review by Elias Savada, 23 February 2001

One need not be a fan of the audacious style of Jackson Pollock to admire Ed Harris’ decade-long journeyman effort to bring the tortured life of one of America’s true originals to the screen. It's an tremendously ambitious project, staged simply yet with bold performances that have earned Harris and co-star Marcia Gay Harden Academy Award nominations as the explosive, self-destructive genius and his deliberately self-sacrificing wife/den mother Lee Krasner. The film's two hours' length compresses fifteen years into a exhausting, snippet-filled portrait of the artist as a troubled man, sputtering, stalling, and ultimately collapsing into an alcohol- and depression-steeped death. Pollock's end in the summer of 1956 came less than a year after James Dean's demise robbed the '50s of another important icon. They shared nothing in common save that they both ended their lives with their feet on the accelerator pedal and their heads in the clouds. Whenever a super-sized personality as talented as Dean or Pollock is cut short, it's inevitable that we pause and reflect on what could have been. Last week it was Dale Earnhardt's final drive that shared another undeserved spotlight. We collectively mourn for these stars that dim too early. James Dean had a postage stamp honoring him. Now, with a distance of nearly fifty years, Ed Harris wipes off the crusty tears, lifts the black veil, and mails you his ruggedly honest missive about the dark side of America's first "Art Star." Actually, what Harris hand delivers is a whomp to the sides of our heads with his booze-filled memoir of the tormented abstract expressionist fighting, and eventually losing, the battle against too many personal demons daring him onward and downward.

The script by Barbara Turner and Susan J. Emshwiller (based on the book Jackson Pollock: An American Saga by Steven Naifeh and Gregory White Smith) casts the painter's circle with formulaic glimpses never fully developed. It dashes about the New York landscape, landing in a gutter here, a bedroom there, before settling down at The Springs, the actual Pollock/Krasner property where most of the movie was filmed. The characters tear about too briefly to register beyond Amy Madigan (Field of Dreams) as art doyenne Peggy Guggenheim and Jeff Tambor (The Larry Sanders Show) as Clement Greenberg, a critic who championed the artist for the New York intelligentsia. The rest of the top-billed cast barely makes an appearance beyond a few minutes of screen time. Jennifer Connelly pops up only during the last twenty minutes as an easy squeeze for the philandering Pollock. Bud Cort (God Bless Harold and Maude!) is nearly unrecognizable in the early going as Harold Putzel, a.k.a. The Eyes of Peggy G, looking decades older than he could possibly be. The screenplay fails to adequately define Jackson's brothers beyond a worrisome brood concerned about the fame and liquor going to his head. Val Kilmer has a walk on (two, actually) as artist Willem DeKooning, and John Heard has a few lines in the role of "trusted friend Tony Smith." Director Harris affords the well respected cast preciously little quality screen time while he and Harden battle it out in front of the crowd. No ensemble flick here.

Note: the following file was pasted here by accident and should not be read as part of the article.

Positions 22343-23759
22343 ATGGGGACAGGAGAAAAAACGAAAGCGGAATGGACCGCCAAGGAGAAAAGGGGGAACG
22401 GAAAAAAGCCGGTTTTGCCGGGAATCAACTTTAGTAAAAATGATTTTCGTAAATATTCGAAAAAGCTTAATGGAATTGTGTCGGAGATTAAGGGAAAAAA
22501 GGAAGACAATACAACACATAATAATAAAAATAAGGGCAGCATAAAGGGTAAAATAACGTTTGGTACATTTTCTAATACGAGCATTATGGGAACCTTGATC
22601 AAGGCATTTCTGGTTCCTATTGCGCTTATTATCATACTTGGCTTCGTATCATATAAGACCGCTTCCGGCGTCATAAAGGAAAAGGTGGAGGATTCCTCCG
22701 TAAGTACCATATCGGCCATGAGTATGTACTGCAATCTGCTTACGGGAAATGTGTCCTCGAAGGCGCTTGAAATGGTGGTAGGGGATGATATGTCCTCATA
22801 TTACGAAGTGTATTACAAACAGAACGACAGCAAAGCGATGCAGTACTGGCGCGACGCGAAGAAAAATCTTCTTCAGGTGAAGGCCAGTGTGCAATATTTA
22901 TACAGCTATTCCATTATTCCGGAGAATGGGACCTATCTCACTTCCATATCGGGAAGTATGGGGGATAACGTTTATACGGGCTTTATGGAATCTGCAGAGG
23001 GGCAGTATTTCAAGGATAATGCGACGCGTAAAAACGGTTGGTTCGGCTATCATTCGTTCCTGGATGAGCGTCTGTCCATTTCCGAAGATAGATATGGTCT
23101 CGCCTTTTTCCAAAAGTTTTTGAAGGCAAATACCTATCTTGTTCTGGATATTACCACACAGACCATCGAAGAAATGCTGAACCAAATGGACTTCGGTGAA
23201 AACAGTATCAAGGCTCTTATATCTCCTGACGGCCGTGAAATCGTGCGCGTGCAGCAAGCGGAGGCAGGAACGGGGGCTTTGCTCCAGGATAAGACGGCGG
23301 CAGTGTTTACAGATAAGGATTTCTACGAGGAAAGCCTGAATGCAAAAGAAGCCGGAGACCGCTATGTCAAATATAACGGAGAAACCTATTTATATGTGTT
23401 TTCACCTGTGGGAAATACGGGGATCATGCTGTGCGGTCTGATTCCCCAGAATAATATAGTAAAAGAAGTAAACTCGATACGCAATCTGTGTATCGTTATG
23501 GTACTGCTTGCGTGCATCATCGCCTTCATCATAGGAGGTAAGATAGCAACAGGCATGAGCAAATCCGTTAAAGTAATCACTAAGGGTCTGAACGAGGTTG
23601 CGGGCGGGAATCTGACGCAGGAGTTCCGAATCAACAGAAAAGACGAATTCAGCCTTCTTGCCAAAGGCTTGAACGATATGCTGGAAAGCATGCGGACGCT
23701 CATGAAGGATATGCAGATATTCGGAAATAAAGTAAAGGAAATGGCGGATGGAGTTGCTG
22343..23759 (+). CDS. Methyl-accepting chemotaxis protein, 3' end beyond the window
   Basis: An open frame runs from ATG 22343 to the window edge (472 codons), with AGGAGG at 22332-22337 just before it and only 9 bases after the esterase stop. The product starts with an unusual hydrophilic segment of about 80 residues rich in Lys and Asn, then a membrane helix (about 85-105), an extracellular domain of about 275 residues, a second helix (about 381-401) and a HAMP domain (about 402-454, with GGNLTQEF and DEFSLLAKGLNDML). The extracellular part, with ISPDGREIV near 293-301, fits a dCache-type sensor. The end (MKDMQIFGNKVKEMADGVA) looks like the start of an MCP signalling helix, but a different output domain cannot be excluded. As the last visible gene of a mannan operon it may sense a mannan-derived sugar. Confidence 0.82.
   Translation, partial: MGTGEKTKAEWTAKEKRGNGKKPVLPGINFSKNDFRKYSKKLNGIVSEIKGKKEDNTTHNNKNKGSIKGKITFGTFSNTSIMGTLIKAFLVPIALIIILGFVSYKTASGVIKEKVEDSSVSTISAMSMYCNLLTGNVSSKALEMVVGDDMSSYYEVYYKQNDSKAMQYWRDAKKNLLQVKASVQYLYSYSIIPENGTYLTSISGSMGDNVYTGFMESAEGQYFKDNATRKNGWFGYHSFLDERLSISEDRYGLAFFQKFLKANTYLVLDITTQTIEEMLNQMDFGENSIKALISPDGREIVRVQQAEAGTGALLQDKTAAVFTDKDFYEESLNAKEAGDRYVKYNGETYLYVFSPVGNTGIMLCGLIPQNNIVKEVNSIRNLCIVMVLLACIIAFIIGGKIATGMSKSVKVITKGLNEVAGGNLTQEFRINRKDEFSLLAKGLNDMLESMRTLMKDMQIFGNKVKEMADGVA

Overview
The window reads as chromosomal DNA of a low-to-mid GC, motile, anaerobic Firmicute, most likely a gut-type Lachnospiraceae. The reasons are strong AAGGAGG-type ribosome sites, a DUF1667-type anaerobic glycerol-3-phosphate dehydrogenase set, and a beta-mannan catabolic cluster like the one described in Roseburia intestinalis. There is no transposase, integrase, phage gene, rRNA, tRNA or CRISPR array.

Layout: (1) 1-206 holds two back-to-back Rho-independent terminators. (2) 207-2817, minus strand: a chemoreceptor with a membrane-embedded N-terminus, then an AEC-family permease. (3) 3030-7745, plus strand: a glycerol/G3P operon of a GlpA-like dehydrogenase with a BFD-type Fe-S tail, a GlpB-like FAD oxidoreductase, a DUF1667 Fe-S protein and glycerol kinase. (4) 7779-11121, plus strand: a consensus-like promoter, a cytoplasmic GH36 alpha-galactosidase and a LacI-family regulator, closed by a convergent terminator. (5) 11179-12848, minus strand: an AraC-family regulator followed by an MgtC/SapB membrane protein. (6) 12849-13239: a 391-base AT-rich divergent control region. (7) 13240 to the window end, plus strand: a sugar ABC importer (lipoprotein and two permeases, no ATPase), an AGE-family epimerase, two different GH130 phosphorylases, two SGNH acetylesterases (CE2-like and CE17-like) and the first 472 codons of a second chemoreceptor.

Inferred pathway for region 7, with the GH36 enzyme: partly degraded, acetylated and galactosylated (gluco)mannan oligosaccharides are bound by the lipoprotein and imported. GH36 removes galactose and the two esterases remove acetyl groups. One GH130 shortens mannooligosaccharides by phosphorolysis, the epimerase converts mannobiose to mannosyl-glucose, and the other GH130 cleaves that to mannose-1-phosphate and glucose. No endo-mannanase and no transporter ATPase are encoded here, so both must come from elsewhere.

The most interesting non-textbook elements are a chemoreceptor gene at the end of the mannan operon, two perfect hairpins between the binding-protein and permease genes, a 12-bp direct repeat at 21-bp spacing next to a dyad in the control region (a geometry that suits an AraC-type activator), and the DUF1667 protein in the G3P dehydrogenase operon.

The film begins on November 28, 1950, with Jackson celebrated at a well attended showing of his work at the Betty Parsons Gallery. He's the talk of the town and gawked at by fans unaware of his weakening mental condition. Moments later we're back to a month before the bombing of Pearl Harbor, the kernel of Jackson's eventually melancholy seeded with his sponging off brother Sande and his irritable, pregnant wife in their cramped Greenwich Village tenement apartment, his alcoholism already tearing at the family's soul. More and more of the same follows, tempered by the arrival of inquisitive neighbor/fellow artist Krasner, a brash Brooklynite who pushes herself into Pollock's life, even after he offers her the left-handed compliment, "you're a damned good woman painter." Their tenuous relationship is handled rather nicely. Pollock's eyes are terminally pointed downward, his anxiousness subdued as he stands in Krasner's darkened hallway. He's an unwitting voyeur as she disrobes in distant silhouette. Her control of his life begins here, as she unbuttons the wooden puppet that he is. It's a damned good scene that shows Harris' promise as a director. He's got another, during one of Jackson's early artistic epiphanies. After spending months searching for inspiration, he springs before a large canvas, furiously hurling brushloads of pigment. Lit from behind the artist, the shadow of the creator reflecting off the work imprints him within the picture. It's quaint, but effective.

Director Harris paints his cinematic canvas with slow-paced deliberateness, whether watching the chain-smoking Pollock mope around a barren room or try to light a match. You might feel pummeled by all the abundant mood swings, perpetual alcoholic binges, embarrassing situations, and tossed tables. Pollock is a definitely a bitter cup of tea, and probably not one that will endear itself to repeated viewings. Ed Harris and his directorial hand dyes this peculiar American legend with Technicolor hues (thanks to director of photography Lisa Rinzler and production designer Mark Friedberg) and the musical palette of Jeff Beal's jazzy score and plucky theme music. You won't find a touch of sentimentality around, just troubling truths aching for an audience.

Click here to read Cynthis Fuchs' interview.

Directed by:
Ed Harris

Ed Harris
Marcia Gay Harden
Amy Madigan
Jennifer Connelly
Jeffrey Tambor
Bud Cort
John Heard
Val Kilmer
Matthew Sussman
Norbert Weisser
Sada Thompson

Written by:
Barbara Turner 
Susan J. Emshwiller

PG-13 - Parents
Strongly Cautioned
Some material ma
be inappropriate for
children under 13








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